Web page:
Those who are righteous shall live. 1:16-17


In these two verses Paul establishes the theme of his letter, namely that a person who is set right with God possesses, as a natural consequence, the fullness of new life in Christ. Paul writes concerning the gospel, a news-report that both reveals and facilitates the righteousness reign of God - his setting all things right. God is even now vindicating the right and redressing the wrong; he is delivering, from the power of evil, all those who rest in faith on the faithfulness of Christ. Paul says he is not ashamed of this message, for, as he explains, it is the instrument God uses to save sinners.

The passage

v16a. As apostle to the Gentiles, Paul was obliged to preach to non-Jews. and for this reason he wanted to come to Rome to preach. This he is happy to do, for he is not ashamed of the gospel, rather, he is proud of it.

v16b. The gospel is God's means by which his power operates to establish his righteous reign, a reign in which he sets all things right - he saves broken humanity. The message does this via its content, namely, the account of the life and teachings of the person of Jesus Christ who, through his victory on the cross and in his empty tomb, is freely able to offer the results of his obedience to all who ask (all who rest on Jesus' faithfulness, his atoning work on the cross). The "every one" makes the point that the gospel is for both Jew and Gentile alike. The gospel is the means of salvation for both Jew and Gentile.

v17a.In the gospel, "the righteousness of God is being revealed." The righteous / justice word-grouping in the Bible often has an ethical sense, especially in the Old Testament; God is a "right" God. Yet, more importantly there is a dynamic sense to the word. God is not just a God who "is right", but he is a God who "does right." Our God is a God who keeps his promises, he is a covenant-keeping God, a faithful God, a righteous God. This is why the psalmist will sometimes parallel "salvation" with "righteousness"; the righteousness of God is expressed in the salvation of his people. So then, the God who is right, sets things right; he saves his people. The gospel both reveals (offers) and facilitates (realizes) God's righteous reign made possible in the faithful obedience of Christ (Gk. "out of faith / faithfulness"), the benefits of which we appropriate by faith (Gk. "to faith"). It is when we are set right before God, possessing an eternal right-standing in his presence, that the fullness of divine life is ours eternally, cf. Rom.5:17, 10:3, 1Cor.1:30, Phil.3:9.

17b. Paul supports his argument by quoting Habakkuk 2:4b: "he who is righteous on the basis of faith shall live.", rather than the NIV, "the righteous will live by faith". The original idea of this verse concerned the political survival of Israel through steadfast loyalty to God. Paul takes this idea and develops it. The person who is right in the sight of God is the person who rests in faith on the faithfulness of Christ. Such a person will "live", live in the sense of possess the fullness of God's promised blessings - the fullness of life for eternity.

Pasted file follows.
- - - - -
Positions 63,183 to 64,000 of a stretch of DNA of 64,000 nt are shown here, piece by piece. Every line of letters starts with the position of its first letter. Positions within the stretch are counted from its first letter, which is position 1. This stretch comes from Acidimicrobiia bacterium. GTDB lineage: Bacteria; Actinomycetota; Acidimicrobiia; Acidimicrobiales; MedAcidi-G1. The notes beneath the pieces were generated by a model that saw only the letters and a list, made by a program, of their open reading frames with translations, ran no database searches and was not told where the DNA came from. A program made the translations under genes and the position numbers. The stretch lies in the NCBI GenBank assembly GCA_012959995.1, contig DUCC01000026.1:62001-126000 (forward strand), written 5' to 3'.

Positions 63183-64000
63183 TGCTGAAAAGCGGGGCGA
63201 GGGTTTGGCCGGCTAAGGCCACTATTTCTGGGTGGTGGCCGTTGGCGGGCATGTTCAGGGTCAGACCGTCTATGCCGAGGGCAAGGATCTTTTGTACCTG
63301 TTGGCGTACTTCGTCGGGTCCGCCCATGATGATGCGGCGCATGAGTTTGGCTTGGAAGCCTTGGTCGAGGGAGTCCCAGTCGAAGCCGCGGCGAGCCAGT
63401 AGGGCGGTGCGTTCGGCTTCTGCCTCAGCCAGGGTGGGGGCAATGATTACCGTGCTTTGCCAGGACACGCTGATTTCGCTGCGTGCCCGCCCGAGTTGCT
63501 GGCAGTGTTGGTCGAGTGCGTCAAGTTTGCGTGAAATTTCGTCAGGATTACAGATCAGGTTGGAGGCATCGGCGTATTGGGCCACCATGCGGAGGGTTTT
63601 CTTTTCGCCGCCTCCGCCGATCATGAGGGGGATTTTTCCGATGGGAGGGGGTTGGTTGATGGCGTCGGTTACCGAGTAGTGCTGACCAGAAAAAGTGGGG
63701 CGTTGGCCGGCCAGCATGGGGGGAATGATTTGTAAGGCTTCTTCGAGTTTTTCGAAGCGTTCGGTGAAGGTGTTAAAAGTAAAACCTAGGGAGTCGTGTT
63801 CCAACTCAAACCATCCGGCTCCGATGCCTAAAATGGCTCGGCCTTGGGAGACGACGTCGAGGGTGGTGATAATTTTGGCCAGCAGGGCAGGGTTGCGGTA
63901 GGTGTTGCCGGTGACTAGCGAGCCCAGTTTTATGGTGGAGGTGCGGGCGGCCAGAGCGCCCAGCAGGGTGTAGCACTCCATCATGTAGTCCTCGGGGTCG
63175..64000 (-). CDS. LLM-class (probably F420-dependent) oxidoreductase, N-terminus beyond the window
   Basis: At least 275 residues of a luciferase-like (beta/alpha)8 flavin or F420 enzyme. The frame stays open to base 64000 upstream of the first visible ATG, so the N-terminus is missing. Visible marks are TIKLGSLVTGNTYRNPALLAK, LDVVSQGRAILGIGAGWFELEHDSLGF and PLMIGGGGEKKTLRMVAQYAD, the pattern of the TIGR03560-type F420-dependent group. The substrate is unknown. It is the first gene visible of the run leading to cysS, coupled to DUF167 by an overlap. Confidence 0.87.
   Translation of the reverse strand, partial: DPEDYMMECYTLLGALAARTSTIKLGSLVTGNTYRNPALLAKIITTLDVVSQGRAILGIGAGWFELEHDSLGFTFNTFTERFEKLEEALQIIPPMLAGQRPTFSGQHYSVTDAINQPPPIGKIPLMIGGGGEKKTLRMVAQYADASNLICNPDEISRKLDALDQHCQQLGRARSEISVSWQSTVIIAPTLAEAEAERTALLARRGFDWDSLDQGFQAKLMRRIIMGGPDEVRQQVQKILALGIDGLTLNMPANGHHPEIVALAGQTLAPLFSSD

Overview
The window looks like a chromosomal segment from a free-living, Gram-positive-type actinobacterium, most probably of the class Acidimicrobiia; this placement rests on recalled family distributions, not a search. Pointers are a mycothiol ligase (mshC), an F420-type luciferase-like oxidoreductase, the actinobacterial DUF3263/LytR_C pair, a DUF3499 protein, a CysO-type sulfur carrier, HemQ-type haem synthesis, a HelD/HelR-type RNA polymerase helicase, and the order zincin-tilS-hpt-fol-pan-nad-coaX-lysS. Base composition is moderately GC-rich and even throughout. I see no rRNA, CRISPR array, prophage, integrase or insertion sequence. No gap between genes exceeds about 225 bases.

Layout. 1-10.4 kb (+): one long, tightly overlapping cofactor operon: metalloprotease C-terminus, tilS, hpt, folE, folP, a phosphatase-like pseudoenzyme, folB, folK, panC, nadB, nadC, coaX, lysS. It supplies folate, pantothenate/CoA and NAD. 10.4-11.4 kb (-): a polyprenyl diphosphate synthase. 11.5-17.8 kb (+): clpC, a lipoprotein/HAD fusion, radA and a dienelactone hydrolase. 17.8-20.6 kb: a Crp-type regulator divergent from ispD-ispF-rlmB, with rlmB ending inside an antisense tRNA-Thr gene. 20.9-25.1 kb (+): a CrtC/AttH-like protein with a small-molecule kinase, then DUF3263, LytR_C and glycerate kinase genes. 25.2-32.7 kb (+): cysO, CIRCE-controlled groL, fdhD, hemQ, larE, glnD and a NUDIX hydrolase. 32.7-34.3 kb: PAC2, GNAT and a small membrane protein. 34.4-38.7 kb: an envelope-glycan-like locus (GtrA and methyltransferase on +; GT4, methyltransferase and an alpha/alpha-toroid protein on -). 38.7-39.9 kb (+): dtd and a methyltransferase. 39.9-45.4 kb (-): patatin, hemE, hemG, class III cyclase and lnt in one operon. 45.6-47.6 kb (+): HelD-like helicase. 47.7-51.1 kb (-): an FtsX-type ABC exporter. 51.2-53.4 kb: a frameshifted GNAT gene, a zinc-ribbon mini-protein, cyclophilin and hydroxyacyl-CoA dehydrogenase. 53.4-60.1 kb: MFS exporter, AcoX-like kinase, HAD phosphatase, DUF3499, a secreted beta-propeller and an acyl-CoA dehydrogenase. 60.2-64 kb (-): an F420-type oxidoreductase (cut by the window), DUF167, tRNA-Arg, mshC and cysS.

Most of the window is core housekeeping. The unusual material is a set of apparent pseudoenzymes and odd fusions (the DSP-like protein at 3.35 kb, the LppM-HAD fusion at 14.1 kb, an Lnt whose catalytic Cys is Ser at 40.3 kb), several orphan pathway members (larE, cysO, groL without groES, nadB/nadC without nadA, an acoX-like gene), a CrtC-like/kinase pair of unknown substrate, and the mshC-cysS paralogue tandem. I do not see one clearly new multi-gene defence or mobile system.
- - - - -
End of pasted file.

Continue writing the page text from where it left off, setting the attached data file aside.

The power of the gospel

When John Wesley grasped the full meaning of St. Paul's doctrine of justification by grace through faith in 1738, the fire of the "Great Awakening" was kindled. The occasion was a prayer meeting in Aldersgate Street in London, at which Martin Luther's "Preface to the Epistle to the Romans" was read. Wesley, like most other Anglican clergy at the time, had forgotten the substance of the gospel. He was a pietist, and so for Wesley, staying a believer and progressing in the Christian life was a matter of effort - obedience to the law of God. Wesley had forgotten that through faith in Christ he was totally acceptable to God, irrespective of his ongoing failings.

At that time, the English church was a dry and cold affair and so most of the revivalists left and formed Wesleyan congregations. Some of those who grasped the full meaning of the gospel and its power to effect salvation for the lost, remained in the Anglican church rather than leave it and join with their "Methodist" friends. They were called "Evangelicals" - believers loyal to the gospel of God's grace, and loyal to the "reformed catholic faith", ie., Anglicanism. They could remain committed to the Anglican church because they understood that the gospel itself is the power of God for the salvation of the lost, not institutional organization. This understanding of the gospel was to fire many other churches and has continued to do so up till today. For example, some years ago the Seventh Day Adventist church in Australia was shaken by a confrontation with the doctrine of justification by grace through faith.

Believers who understand the sovereign grace of God, need to stand up to those who feel duty bound to reinvent their church institution so as to "assist" Christ in building the kingdom. Believers who understand the doctrine of justification can point beyond form, structure, organization..... to the power of the gospel. God achieves the salvation of the lost through the faithful proclamation of the gospel of Jesus Christ. The gospel announces that on the basis of Christ's faithful obedience it is now possible to stand right with God and so appropriate the fullness of his promised blessings - life eternal. This blessing is freely available to all who ask Jesus.


It is often argued that worship-form can hinder the gospel. Is this true? Discuss what does hinder the gospel.

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